Robot guide leads visitors in a Greek cave
Persephone is a tour guide in Greece, but perhaps not the type people are used to.
Billed as the world’s first robot tour guide inside a cave, Persephone has been welcoming visitors since mid-July to the Alistrati Cave in northern Greece.
The multilingual robot covers the first 150 meters of the part of the cave that is open to the public. In the remaining 750 meters, a human guide takes over.
The robot was named Persephone because, according to one version of the ancient Greek myth, it was in a nearby plain that Pluto, the god of the underworld who was also known as Hades, abducted Persephone, with the consent of her father Zeus, to take her as his wife.
The robot can give its part of the tour in 33 languages and interact at a basic level with visitors in three languages. It can also answer 33 questions, but only in Greek.
Nikos Kartalis, the scientific director for the Alistrati site, had the idea of creating the robot when he saw one on TV guiding visitors at an art gallery.
Seventeen years later, “we got our funds and the robot guide became a reality,” Kartalis said.
The robot was built by the National Technology and Research Foundation and cost 118,000 euros.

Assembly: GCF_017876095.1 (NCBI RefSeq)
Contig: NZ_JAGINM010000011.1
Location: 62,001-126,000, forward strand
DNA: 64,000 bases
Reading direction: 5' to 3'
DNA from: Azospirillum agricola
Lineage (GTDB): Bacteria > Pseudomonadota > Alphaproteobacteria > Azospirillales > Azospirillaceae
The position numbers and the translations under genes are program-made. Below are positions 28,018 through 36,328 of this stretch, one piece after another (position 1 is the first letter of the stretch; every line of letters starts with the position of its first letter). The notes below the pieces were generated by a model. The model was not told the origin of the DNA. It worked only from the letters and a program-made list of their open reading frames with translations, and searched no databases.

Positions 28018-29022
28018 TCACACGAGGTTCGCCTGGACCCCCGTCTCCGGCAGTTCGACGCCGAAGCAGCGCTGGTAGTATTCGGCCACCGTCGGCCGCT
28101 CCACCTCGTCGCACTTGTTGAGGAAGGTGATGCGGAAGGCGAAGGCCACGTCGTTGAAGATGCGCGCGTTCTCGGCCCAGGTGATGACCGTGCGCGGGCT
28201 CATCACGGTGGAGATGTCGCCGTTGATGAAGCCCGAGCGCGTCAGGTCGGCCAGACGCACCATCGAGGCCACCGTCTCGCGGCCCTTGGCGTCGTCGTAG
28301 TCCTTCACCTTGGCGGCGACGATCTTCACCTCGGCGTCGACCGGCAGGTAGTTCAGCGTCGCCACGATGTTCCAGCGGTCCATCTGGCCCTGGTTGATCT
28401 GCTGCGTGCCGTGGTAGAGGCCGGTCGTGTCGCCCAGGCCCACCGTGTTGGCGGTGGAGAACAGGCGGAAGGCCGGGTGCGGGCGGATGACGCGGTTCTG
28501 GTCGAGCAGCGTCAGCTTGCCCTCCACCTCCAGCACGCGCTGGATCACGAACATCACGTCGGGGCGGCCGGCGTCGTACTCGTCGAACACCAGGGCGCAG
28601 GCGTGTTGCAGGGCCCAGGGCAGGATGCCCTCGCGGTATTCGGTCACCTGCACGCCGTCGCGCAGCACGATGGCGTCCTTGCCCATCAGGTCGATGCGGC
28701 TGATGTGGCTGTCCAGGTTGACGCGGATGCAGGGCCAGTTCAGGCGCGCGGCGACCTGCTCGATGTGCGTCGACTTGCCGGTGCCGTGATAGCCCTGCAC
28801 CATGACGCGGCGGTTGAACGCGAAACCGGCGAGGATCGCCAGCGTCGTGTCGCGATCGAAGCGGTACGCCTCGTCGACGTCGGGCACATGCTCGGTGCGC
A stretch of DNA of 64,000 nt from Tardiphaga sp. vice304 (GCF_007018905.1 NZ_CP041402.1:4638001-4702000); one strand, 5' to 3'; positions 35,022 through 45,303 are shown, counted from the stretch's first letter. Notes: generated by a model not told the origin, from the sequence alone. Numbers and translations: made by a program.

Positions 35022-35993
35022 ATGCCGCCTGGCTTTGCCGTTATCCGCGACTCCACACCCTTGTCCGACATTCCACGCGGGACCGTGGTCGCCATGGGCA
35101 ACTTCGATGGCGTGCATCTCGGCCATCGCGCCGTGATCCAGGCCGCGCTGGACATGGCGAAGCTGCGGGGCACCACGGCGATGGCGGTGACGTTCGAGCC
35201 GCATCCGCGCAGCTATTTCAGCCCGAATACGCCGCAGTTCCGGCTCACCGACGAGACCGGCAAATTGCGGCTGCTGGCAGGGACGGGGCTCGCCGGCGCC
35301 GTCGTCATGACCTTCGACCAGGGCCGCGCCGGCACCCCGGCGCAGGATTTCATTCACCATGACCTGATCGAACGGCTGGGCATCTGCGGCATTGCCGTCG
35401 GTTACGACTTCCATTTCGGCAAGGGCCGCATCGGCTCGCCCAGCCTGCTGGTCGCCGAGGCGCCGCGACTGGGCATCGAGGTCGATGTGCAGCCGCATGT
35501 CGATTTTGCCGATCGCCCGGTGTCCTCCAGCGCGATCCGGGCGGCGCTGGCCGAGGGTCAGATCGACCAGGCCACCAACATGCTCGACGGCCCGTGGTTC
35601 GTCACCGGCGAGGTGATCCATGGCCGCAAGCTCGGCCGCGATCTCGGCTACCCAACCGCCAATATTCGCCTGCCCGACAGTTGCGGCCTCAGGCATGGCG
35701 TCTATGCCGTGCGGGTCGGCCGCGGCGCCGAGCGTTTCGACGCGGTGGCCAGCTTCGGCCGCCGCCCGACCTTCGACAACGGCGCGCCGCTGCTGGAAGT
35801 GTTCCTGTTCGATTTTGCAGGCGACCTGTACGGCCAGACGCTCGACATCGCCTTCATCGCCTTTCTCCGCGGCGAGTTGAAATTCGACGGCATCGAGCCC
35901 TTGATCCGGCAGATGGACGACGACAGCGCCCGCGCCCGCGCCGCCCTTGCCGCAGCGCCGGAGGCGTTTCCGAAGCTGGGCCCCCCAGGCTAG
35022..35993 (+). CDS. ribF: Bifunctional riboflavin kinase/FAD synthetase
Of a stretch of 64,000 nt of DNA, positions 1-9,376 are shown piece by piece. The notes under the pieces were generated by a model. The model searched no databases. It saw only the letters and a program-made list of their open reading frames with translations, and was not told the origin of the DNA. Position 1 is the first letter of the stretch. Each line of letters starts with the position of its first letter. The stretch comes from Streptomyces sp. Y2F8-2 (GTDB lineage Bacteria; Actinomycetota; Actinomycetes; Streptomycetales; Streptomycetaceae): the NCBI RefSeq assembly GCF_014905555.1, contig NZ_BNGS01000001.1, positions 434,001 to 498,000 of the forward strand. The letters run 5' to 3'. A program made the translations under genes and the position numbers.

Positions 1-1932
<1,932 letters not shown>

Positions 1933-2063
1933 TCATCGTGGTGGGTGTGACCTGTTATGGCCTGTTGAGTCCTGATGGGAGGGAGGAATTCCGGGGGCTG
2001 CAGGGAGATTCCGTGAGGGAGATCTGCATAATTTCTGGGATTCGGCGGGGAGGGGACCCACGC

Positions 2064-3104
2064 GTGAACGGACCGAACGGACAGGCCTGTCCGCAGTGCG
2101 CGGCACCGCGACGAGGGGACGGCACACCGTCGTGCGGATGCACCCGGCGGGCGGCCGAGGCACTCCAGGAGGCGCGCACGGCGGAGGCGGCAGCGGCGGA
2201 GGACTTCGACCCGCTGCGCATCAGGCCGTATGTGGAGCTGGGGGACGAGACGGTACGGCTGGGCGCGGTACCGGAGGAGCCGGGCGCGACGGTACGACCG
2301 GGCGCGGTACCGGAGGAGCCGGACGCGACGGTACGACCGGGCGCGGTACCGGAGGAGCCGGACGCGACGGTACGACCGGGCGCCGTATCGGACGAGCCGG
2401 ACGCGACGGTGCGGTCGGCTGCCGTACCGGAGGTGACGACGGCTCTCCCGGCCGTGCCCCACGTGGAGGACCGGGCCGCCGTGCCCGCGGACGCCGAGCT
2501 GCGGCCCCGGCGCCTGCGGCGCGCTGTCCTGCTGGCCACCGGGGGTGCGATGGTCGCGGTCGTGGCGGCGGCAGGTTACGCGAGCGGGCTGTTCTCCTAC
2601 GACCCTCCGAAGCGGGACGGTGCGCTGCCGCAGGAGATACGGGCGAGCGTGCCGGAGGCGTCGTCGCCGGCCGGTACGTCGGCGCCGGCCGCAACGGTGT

“We already have a 70 percent increase in visitors compared to last year since we started using” the robot, said Kartalis.
“People are enthusiastic, especially the children, and people who had visited in the past are coming back to see the robot guide,” he noted.
“It is something unprecedented for them, to have the ability to interact with their robot by asking it questions and the robot answering them,” he said.
The robot moves along a walkway, passing through an ornate landscape of stalactites and stalagmites. These varied formations can reach 15 meters tall and are seen throughout the cave’s nearly 1 kilometer walkway, which is accessible to people with limited mobility.
“This cave is one of the most beautiful, not only in Greece but in Europe, as well,” said Kartalis.
“It has stalactites and stalagmites in many shapes and colors, even red,” he noted.
Kartalis said the cave was 3 million years old and was first explored in 1974 by the Hellenic Speleological Society and a team of Austrian speleologists. It opened to visitors in 1998.
Persephone, with a white body, black head and two luminous eyes, moves on wheels, guiding visitors to the first three of eight stops along the walkway.
She can do two more stops, but her low speed slows down the tour, which is conducted in three languages simultaneously. Persephone’s creators are considering ways to speed her up.